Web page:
Proyas' new science fiction film was undeservedly panned on its
cinematic release. Though I don't champion it like Roger Ebert (who gave
it 4/4), Knowing is an ambitious and thought-provoking thriller.
Nicholas Cage, in a predictable performance, plays John Koestler, a
Cosmologist who teaches at MIT. Grappling with the argument of free will
vs determinism, John dejectedly tells his students that he now believes
that there "is no grand meaning, no purpose" and that "shit just
happens". His son Caleb (Chandler Canterbury) then uncovers a letter
from a student "time-capsule" created fifty years earlier. Most of the
letters contain drawings of children's imaginings of the future, but his
is a seemingly random array of numbers. John discovers that the numbers
may contain within them predictions about certain catastrophic events.
Also pivotal is Diana, the daughter of woman who drew the original
artwork, played by Aussie Rose Byrne.
loathe to spoil the events and revelations of the plot, even though they
themselves provide an ideal platform for discussion and disagreement.
They work on their own terms even though the Spielbergian finale is too
left-field and didactic in comparison with the nebulous atmosphere
created up until that point.
are not enough intelligent and thoughtful science-fiction movies being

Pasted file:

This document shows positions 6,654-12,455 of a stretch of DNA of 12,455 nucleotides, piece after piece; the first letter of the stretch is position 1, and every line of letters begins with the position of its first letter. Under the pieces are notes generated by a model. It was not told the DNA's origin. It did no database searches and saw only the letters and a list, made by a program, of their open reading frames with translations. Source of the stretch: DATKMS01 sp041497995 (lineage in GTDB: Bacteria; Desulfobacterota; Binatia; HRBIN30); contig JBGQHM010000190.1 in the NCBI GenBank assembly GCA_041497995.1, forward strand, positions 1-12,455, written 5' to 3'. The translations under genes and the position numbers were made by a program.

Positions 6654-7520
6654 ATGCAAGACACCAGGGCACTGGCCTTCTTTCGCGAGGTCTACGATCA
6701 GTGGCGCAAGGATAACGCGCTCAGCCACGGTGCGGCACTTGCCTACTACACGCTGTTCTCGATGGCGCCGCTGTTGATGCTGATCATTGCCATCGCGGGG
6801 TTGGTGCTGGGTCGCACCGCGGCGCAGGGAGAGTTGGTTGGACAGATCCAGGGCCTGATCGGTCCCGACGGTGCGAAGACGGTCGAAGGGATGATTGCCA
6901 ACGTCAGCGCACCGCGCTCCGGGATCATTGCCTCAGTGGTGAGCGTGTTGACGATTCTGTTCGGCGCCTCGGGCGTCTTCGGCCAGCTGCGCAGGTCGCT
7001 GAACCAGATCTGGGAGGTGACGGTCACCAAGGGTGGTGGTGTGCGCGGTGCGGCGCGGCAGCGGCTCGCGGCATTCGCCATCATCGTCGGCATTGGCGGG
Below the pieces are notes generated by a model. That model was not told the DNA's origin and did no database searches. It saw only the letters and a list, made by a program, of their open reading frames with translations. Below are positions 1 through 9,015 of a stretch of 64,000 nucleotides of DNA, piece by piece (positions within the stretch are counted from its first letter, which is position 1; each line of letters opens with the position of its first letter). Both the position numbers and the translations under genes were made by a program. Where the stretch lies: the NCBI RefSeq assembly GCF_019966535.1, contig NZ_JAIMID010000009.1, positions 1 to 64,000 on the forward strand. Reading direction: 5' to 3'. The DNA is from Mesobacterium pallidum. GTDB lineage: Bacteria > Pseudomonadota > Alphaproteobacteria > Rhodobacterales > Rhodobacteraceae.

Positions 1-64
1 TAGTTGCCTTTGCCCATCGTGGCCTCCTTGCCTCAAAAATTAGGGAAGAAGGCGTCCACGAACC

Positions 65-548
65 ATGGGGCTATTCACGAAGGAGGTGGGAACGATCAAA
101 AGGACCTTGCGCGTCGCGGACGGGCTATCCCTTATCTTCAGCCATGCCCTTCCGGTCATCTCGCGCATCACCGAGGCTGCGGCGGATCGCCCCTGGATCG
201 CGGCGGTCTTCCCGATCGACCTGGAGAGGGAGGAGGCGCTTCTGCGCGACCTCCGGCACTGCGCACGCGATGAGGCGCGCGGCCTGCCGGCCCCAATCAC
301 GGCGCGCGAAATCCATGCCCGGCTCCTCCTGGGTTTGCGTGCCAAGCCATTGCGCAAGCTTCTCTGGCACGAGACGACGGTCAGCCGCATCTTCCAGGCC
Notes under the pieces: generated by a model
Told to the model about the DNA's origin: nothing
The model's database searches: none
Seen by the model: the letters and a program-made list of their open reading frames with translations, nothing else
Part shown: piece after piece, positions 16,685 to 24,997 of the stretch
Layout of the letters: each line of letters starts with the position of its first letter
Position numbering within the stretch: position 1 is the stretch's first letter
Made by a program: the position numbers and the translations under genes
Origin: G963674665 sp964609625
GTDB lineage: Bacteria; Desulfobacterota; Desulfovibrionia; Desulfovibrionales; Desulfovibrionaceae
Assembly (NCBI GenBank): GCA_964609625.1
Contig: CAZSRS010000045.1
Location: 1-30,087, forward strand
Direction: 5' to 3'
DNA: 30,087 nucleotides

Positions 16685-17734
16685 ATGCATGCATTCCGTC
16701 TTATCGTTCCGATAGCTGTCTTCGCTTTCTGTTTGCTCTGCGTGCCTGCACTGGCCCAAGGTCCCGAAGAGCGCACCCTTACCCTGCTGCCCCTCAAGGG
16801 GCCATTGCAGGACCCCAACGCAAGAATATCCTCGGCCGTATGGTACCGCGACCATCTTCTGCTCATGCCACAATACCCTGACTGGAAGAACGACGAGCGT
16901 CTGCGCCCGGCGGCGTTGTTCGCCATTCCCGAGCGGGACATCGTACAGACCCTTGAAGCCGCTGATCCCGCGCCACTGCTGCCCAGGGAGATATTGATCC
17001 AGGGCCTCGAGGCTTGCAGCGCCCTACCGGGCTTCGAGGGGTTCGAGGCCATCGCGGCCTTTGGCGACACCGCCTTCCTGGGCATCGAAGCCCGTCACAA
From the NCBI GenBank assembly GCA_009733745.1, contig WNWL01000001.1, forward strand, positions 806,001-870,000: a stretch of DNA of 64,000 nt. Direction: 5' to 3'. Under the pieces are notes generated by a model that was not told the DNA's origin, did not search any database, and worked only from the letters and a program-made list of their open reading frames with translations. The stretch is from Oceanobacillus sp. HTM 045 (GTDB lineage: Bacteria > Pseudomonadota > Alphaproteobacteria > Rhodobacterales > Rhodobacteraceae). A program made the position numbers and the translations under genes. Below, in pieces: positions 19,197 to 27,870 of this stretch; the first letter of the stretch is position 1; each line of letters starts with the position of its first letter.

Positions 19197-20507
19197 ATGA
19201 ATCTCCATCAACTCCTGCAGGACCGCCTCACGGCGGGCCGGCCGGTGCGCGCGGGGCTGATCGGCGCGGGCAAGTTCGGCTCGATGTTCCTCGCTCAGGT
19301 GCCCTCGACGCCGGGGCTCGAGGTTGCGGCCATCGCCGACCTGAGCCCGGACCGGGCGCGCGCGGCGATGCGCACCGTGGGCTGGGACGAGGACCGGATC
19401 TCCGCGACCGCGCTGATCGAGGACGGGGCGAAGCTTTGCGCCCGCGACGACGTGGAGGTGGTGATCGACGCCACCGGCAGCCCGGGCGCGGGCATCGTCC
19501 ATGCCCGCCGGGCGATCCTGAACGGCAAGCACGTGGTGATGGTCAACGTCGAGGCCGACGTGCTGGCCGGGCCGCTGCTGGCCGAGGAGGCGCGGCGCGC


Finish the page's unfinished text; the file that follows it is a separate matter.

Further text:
made, and Knowing deserves recognition for being as ambitious as
it is. But not all of it works, and the dreadfully serious tone comes
precariously close to parody. Visually there are some astounding
long-takes and visceral action sequences that are effective despite some
artificial computer generated effects. As always, itís the way the
effects are used rather than their quality that is most important.
disc contains a insightful commentary from Proyas, who is clearly
invested in the film but sounds bored with the whole commentary process,
and inexplicably the trailer for the Dakota Fanning starring Push
because...well just because.
also made Dark City, an underrated cult-classic which shares
similar themes. Knowing is not on its level, and suffers more
from Proyasí tendency to make the climax too rushed and simplistic.
Nonetheless itís intriguing and conversation-inducing.